“The right to bear arms”

Here’s what we cover:

Guns are part of the rich history of the West. Cowboys, peace officers, and bandits of yester-year all carried guns–albeit for different reasons. In Arizona, the rule still is that an adult may, under most circumstances, possess and carry a gun. There are certain exceptions to this rule, however. This examines those exceptions and the state laws that govern gun ownership and use.

Misconduct Involving Weapons

The law prohibits certain conduct involving weapons. Generally, a person may not legally do any of the following:

Carry a firearm concealed on his person or within his immediate control in a vehicle

    • in the furtherance of a serious offense, a violent crime, or any other felony offense;
    • and fail, when contacted by a law enforcement officer, to accurately answer the officer if the officer asks whether the person is carrying a concealed deadly weapon; or
    • if the person is under 21 years of age.

Manufacture, possess, transport, sell or transfer an automatic weapon, or certain short-barreled rifles and shotguns.

Possess a firearm if the person

    • has been found to constitute a danger to himself or to others
    • has been convicted of a felony and his civil right to possess or carry a gun has not been restored
    • is serving a term of imprisonment
    • is serving a term of probation pursuant to a conviction for domestic violence or a felony offense, parole, community supervision, work furlough, home arrest or release on any other basis or is serving a term of probation or parole pursuant to the interstate compact; or
    • is an undocumented or a nonimmigrant alien

Sell or transfer a gun to someone who is prohibited from possessing it.

Deface a firearm or possess a firearm knowing it was defaced.

Use or possess a gun during the commission of a felony.

Discharge a firearm at an occupied structure to assist, promote or further the interests of a criminal street gang, criminal syndicate or racketeering enterprise.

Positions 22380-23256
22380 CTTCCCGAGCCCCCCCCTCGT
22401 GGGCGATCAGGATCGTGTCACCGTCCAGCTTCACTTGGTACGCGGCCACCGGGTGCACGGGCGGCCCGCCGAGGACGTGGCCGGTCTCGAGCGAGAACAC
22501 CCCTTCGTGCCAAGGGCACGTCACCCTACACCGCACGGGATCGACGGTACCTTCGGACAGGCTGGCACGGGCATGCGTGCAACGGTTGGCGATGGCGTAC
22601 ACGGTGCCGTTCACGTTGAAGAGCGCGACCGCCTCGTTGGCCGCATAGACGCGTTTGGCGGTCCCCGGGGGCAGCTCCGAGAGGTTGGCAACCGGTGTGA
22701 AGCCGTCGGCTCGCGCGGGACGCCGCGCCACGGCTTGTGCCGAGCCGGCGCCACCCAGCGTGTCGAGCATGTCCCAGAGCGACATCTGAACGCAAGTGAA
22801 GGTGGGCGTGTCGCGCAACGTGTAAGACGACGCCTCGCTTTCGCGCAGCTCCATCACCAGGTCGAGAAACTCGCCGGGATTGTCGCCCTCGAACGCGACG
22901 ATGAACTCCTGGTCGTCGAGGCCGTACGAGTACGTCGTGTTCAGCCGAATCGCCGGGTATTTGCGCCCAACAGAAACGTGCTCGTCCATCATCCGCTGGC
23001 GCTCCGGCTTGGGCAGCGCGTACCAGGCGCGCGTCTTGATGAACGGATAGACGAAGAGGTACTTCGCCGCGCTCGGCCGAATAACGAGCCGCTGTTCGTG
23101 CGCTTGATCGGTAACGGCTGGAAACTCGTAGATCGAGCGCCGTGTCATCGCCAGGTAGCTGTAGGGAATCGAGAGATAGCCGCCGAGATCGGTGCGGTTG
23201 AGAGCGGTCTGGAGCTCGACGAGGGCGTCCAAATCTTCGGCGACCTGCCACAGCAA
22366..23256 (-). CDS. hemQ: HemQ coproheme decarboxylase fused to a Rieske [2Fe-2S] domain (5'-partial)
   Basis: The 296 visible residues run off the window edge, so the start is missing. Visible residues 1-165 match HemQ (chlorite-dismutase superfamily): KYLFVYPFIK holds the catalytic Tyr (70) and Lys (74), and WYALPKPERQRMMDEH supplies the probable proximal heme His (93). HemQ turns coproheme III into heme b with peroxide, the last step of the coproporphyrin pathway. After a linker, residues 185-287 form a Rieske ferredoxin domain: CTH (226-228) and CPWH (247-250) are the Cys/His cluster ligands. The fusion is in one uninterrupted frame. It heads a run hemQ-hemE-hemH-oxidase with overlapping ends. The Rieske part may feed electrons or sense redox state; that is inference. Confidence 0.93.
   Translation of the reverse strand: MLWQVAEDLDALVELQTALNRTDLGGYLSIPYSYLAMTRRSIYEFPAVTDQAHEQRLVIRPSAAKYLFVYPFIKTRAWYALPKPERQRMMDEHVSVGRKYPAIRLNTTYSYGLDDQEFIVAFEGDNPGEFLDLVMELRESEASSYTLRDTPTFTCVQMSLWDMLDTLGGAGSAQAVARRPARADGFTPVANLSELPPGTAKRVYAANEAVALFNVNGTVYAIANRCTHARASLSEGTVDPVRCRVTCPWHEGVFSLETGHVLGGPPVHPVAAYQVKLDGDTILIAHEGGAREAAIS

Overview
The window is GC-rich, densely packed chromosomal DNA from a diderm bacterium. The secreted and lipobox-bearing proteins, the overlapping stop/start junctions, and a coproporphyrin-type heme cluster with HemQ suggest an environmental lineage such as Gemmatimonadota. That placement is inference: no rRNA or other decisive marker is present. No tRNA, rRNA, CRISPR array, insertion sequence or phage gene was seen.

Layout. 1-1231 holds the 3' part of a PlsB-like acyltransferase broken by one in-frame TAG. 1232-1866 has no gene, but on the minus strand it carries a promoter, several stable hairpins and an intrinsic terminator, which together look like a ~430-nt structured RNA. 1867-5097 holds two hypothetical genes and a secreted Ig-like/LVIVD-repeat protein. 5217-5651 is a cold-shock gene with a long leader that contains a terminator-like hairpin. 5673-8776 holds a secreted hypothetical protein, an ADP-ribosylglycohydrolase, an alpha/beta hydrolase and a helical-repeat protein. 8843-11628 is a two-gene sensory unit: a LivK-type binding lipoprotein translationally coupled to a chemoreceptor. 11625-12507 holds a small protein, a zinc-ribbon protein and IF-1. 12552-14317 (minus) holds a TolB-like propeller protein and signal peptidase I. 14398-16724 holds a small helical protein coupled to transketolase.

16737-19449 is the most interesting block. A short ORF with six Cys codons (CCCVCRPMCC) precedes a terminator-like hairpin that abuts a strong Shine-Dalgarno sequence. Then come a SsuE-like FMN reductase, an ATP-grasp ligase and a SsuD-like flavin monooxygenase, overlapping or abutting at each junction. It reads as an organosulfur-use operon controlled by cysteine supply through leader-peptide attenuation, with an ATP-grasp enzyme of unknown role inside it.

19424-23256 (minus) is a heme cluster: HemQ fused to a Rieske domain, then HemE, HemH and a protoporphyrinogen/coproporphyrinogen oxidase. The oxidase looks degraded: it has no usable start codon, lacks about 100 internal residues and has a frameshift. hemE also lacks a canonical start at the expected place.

Enter a public establishment or attend a public event and carry a gun after a reasonable request by the establishment operator or event sponsor to remove the weapon and place it in his temporary custody.

Enter an election polling place on Election Day carrying a gun.

Possess a gun on school grounds.

Enter a nuclear or hydroelectric generating station carrying a gun.

Supply, sell or give a gun to another person if the person knows (or has reason to know) that the other person would use the gun to commit a felony.

Use or possess a gun in furtherance of terrorism.

There are numerous exceptions to the above-listed exceptions. In addition, many of the words and phrases used in the law have been defined by the Legislature. Accordingly, the reader is advised to consult the statute itself, A.R.S. Section 13-3102, for complete details on the subject. Misconduct involving weapons under this statute may be either a felony or a misdemeanor, depending on the particular offense.

Concealed Weapons

A permit is no longer required to carry a concealed weapon. In 2010, Arizona became just the third state in the country to allow a concealed weapon to be carried without a permit. Of course, as discussed above, the person must still be 21 years of age or older, and not otherwise prohibited from carrying a concealed weapon.

A firearm is not considered concealed if it is carried in:

  1. a manner where any portion of the firearm or holster in which it is carried is visible
  2. a holster that is at least partially visible
  3. a scabbard or case designed for carrying weapons that is at least partially visible
  4. luggage; or